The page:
We say ‘no’ to that. These people have to be regarded as ‘employees’, and be given all the protection, benefits and conditions that go with employment.

Moving onto a different – but related - topic: it is no secret that the GWU has had close historic ties with the Labour Party; and it is currently a policy of the Labour government to fuel economic growth through the importation of foreign (often TNC) workers. Meanwhile, government also objects to migration on the grounds that the country is ‘full-up’.  Are you yourself comfortable with that?

Let me be clear about this – and I’ve said this many times before – for us, any employee is equal. Race, gender, religious belief… none of that makes a difference to us. Be they third-country nationals, Europeans, Maltese… they all have to be treated the same.

But if there is something we need to work on more in this country, it is integration. Few people seem to understand this: many think it means that, for instance, we’d have to remove religious symbols from public places, and so on.

But no, it doesn’t mean that at all. It means mutual, reciprocal respect. And I think that the government is not doing enough to push forward that concept.

As for whether we are ‘full-up’ or not, however: if we are gong to talk about detention centres… the situation is, to be honest, deplorable. Maybe not so much at this precise moment, because of COVID-19; but the Armed Forces and Detention Services employees are also our members… and time and again, they have complained about being threatened, assaulted, having their cars set of fire... So the problem is there; it cannot be denied.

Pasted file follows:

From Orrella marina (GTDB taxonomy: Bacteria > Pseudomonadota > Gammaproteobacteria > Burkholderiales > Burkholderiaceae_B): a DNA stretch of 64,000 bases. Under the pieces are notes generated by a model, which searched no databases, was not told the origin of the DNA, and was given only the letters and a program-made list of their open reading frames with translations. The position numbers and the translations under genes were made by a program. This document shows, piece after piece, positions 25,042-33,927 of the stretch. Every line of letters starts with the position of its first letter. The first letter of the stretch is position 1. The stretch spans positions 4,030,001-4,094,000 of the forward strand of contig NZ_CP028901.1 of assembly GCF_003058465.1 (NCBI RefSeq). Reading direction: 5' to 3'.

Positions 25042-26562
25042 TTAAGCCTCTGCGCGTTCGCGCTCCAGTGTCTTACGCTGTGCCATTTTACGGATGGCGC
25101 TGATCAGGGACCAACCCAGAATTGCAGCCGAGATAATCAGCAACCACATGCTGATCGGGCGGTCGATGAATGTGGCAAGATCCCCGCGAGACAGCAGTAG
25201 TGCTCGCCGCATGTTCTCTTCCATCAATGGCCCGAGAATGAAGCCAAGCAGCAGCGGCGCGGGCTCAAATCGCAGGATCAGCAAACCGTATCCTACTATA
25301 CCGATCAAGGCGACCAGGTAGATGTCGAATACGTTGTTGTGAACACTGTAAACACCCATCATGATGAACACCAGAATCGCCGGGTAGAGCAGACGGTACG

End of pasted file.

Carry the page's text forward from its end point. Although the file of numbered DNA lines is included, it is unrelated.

But in the country as a whole; that’s a different story. It is equally undeniable that foreign labour is required, to fill certain positions, and do certain jobs. Meanwhile, we talk (rightly) about ‘social mobility’: Maltese workers are seeking better jobs, better conditions, and moving up the employment ladder.

But those jobs they are leaving, still have to be done by somebody. So it is useless saying: ‘we need foreign workers… but not THOSE foreign workers’. It’s not a pick and choose situation…

But that is precisely what government is saying…

[Shrugs] I disagree. Because this ‘historic association’ you refer to: yes, it is true that in the past, the GWU was statutorily fused with the Labour Party. But in the 1990s, that association ended. And that was 30 years ago.

History is what it is, and can’t be erased. We don’t want to erase it, either. So yes, there was an association. But now, there isn’t.

Today, we have our own identity, as GWU. We have our own principles; our own values; and sometimes they are aligned with those of the PL… but sometimes, they are not.

Immigration is a case in point. On these issues, I am bound by the policies and statute of the GWU: and this means that all workers – regardless who they are, or where they come from – have to be treated the same.